Even with this simple equipment, patterns of astonishing complexity can be woven.  It was a joy to watch and a pleasure to support the weavers by buying textiles in the shop. I particularly liked the way that every textile for sale had a card with the weavers name on it. So often weavers are anonymous and yet their work should be celebrated.

Centre for Traditional Textiles, Cusco, Peru.

Here is a close up of the weaving.

Close up of the intricate weaving

An Early Inkle Loom?

Now for an update on my post about Pinterest. Click here to read my previous post about Pinterest: cataloging the World.  (July 1st 2016)
Here is the picture that I was trying to identify.  Is it an early illustration or a modern artists impression?

I asked members of the Braid Society and one member, Janis contacted Nancy Spies. Nancy kindly supplied the relevant links to the original illustration.

Here it is.  It is from Le Livre de bonnes moeurs de Jacques Legrand which dates to the 15th century. The probable date is 1490.  I have added the link address if you want to look at the other illustrations from this book.

"Le Livre de Bonnes Moeurs" 15th century, French, Chantilly (Musee Conde) OR Paris (BNF).  The web site is not clear, but apparently 77 pages of the MS are at Chantilly and 4 are in Paris.

Here is a close up of the inkle loom.

Close up of the early inkle loom from 1490.
It would be wonderful if someone could make a replica.  However, I think that a better quality picture would be required to see the detail. The original artist has depicted the threads and the wooden uprights so I would imagine that in the original picture the relationship between them would be more easily seen.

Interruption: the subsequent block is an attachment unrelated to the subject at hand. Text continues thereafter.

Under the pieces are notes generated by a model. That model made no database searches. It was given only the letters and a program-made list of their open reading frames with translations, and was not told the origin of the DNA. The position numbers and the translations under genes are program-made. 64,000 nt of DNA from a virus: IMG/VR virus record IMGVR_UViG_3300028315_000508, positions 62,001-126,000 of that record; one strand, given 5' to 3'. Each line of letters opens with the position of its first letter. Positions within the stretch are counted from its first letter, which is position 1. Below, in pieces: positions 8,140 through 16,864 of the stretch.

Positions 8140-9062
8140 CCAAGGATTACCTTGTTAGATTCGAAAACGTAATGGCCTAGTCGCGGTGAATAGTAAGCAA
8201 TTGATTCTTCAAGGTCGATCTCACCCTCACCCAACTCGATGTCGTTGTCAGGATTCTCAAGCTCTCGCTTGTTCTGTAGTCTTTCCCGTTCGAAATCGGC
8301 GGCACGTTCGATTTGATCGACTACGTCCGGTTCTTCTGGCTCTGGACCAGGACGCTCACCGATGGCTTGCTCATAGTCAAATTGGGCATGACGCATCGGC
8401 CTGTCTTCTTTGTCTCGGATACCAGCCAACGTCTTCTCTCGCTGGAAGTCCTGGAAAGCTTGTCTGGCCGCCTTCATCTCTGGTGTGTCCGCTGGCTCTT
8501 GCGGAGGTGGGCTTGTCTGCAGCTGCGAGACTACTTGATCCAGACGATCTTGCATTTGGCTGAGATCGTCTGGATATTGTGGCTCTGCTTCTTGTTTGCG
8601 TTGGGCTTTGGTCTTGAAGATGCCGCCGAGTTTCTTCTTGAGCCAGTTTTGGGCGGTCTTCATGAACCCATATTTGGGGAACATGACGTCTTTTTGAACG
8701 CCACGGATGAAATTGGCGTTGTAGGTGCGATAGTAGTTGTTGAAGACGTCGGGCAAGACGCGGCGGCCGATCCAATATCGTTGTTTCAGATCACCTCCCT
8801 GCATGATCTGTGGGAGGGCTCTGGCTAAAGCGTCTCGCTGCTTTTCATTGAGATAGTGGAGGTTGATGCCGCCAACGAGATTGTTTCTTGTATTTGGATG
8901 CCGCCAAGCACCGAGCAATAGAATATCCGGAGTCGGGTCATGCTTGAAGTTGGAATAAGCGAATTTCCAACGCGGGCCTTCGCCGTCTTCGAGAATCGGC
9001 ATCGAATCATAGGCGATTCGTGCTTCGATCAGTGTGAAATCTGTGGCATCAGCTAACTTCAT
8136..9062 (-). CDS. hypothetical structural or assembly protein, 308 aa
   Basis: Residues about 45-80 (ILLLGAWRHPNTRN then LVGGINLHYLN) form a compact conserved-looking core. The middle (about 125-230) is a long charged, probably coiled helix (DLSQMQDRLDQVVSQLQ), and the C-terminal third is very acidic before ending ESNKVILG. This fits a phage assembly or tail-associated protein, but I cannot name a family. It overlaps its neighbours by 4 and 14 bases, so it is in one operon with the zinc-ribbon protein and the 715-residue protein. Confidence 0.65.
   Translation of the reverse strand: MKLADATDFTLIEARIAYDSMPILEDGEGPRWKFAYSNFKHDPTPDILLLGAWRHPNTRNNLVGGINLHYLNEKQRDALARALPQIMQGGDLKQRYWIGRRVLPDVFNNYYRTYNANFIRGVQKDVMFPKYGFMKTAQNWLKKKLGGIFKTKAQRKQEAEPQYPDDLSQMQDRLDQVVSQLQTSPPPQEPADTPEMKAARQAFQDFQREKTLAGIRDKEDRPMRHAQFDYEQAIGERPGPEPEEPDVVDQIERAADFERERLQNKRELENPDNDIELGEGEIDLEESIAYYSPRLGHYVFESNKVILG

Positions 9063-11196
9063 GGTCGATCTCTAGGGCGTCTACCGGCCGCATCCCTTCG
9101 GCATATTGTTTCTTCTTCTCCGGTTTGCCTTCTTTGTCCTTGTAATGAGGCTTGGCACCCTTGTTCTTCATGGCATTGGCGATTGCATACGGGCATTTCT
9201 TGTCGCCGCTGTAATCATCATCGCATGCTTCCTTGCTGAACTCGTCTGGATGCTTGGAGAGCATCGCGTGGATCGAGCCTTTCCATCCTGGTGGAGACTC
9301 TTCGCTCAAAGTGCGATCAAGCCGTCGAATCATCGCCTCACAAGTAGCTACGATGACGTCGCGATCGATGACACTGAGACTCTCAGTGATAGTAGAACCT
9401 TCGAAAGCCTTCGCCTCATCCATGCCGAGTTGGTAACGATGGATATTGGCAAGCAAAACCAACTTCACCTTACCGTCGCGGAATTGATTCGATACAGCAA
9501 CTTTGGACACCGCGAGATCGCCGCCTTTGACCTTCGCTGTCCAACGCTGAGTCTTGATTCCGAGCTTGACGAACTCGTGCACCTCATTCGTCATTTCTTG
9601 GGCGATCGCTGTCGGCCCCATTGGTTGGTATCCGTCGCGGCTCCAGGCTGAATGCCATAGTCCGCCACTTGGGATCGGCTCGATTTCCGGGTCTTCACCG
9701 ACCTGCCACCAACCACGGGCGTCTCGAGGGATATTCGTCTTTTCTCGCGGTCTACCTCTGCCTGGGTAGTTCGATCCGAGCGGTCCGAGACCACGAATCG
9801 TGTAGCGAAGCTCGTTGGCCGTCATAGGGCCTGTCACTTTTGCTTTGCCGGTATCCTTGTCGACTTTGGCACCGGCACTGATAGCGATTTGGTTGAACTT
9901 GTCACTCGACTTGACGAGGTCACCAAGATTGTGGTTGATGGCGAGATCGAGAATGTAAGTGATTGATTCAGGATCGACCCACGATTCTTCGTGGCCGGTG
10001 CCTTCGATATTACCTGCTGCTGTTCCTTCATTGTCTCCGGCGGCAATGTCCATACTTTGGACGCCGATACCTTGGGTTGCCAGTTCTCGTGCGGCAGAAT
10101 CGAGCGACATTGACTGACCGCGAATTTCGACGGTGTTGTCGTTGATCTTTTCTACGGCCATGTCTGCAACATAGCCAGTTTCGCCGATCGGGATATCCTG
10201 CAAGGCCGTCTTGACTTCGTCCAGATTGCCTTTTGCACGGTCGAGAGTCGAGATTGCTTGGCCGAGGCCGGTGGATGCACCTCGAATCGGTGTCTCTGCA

As I wrote in my previous blog on this subject, it is fascinating to see how ancient looms were depicted.  These images deserve to be examined more closely and compared to modern counterparts. Some surprising similarities and differences may emerge.  I do not yet have an answer to the mysterious depiction of the bow loom used for tablet weaving  illustrated in my previous blog about Pinterest. Here is the illustration again.

bow loom used for tablet weaving.  Where is this image?

If you want to see more images, do check out my Pinterest site.  One image can lead to another one on someone else's pin board. I am sure that you will love the search. Enjoy your own wander through 'a garden of bright images'.

Happy New Year.

Susan J Foulkes  January 2017